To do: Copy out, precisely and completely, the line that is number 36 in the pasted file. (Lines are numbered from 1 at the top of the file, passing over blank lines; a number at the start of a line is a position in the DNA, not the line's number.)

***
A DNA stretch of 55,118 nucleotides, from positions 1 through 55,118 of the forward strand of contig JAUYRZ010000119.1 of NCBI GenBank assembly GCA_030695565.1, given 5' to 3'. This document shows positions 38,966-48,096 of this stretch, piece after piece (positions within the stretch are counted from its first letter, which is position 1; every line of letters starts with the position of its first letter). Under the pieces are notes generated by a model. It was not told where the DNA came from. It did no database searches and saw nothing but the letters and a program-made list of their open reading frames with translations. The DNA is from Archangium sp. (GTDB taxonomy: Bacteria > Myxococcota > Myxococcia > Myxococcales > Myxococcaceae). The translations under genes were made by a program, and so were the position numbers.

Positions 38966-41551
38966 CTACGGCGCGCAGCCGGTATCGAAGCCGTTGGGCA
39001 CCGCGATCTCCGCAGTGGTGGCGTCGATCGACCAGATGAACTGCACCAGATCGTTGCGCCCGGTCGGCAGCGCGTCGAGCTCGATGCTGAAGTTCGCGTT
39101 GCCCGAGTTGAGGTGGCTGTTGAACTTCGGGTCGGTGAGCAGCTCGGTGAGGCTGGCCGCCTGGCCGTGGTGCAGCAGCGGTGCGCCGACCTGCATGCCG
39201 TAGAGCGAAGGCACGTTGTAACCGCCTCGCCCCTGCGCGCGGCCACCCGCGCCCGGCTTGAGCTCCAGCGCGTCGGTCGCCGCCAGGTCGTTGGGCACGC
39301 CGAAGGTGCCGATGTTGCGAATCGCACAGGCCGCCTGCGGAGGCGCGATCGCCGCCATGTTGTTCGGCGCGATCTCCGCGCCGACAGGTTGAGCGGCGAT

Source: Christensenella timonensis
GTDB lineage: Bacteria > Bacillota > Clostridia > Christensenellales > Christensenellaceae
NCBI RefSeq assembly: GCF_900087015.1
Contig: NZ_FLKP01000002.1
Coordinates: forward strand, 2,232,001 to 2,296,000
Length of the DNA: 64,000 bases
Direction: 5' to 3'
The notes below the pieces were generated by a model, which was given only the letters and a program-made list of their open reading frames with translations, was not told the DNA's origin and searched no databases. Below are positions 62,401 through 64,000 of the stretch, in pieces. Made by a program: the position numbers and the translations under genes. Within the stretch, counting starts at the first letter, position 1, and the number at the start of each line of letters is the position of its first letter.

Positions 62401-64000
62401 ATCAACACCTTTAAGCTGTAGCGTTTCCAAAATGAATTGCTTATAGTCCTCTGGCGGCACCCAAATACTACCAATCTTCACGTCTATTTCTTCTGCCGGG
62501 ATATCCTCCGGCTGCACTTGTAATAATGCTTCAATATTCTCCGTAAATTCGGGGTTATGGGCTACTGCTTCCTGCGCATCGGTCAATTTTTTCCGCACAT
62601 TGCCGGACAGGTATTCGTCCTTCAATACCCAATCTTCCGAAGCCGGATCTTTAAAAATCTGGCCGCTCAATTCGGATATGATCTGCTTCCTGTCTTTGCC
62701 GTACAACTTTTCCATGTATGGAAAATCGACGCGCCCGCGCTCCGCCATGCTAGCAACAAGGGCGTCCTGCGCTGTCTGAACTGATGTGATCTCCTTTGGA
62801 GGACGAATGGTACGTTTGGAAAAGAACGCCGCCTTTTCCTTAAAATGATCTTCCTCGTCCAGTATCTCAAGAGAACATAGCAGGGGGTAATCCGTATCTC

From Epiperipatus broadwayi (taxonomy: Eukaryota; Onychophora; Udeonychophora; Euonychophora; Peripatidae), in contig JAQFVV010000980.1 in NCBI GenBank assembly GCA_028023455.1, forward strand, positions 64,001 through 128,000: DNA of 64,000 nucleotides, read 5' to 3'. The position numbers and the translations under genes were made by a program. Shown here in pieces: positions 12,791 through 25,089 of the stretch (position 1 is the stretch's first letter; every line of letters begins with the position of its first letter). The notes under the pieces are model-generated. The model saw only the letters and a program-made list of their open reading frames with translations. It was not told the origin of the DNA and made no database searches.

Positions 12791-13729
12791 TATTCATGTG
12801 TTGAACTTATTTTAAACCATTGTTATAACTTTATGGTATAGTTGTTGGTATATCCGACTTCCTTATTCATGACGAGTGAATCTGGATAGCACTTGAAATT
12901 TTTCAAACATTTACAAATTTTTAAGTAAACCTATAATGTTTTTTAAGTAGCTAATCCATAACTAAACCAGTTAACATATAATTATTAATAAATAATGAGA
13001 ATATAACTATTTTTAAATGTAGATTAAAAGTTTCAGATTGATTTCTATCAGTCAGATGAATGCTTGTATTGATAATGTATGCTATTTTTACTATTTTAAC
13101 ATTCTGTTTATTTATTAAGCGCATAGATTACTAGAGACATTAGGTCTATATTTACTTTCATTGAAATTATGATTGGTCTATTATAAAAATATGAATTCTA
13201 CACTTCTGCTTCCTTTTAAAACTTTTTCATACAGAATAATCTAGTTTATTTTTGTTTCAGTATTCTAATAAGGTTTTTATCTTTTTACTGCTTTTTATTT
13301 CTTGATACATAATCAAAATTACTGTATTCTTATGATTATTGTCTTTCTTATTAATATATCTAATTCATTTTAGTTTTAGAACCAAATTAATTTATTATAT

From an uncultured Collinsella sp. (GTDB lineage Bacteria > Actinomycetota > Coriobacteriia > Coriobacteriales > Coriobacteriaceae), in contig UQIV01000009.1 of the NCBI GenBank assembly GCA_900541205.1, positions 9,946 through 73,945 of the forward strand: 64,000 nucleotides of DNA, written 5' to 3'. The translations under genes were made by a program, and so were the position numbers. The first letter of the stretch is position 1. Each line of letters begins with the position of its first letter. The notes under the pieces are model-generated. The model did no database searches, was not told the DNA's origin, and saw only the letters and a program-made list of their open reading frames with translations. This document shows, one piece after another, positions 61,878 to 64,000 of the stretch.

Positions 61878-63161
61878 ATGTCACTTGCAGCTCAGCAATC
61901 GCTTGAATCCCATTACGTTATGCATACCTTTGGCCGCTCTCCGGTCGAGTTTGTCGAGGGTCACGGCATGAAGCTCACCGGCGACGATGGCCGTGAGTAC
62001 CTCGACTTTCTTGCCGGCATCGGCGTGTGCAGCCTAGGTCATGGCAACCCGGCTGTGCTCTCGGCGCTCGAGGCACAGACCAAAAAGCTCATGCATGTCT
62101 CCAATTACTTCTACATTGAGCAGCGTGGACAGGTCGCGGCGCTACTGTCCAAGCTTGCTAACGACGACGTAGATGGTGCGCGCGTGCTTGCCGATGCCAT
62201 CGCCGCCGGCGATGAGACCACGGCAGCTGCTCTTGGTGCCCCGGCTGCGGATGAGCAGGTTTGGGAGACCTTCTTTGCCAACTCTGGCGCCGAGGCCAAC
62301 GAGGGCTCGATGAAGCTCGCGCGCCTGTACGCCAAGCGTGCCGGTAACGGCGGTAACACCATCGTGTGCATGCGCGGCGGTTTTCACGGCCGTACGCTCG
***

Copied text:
62101 CCAATTACTTCTACATTGAGCAGCGTGGACAGGTCGCGGCGCTACTGTCCAAGCTTGCTAACGACGACGTAGATGGTGCGCGCGTGCTTGCCGATGCCAT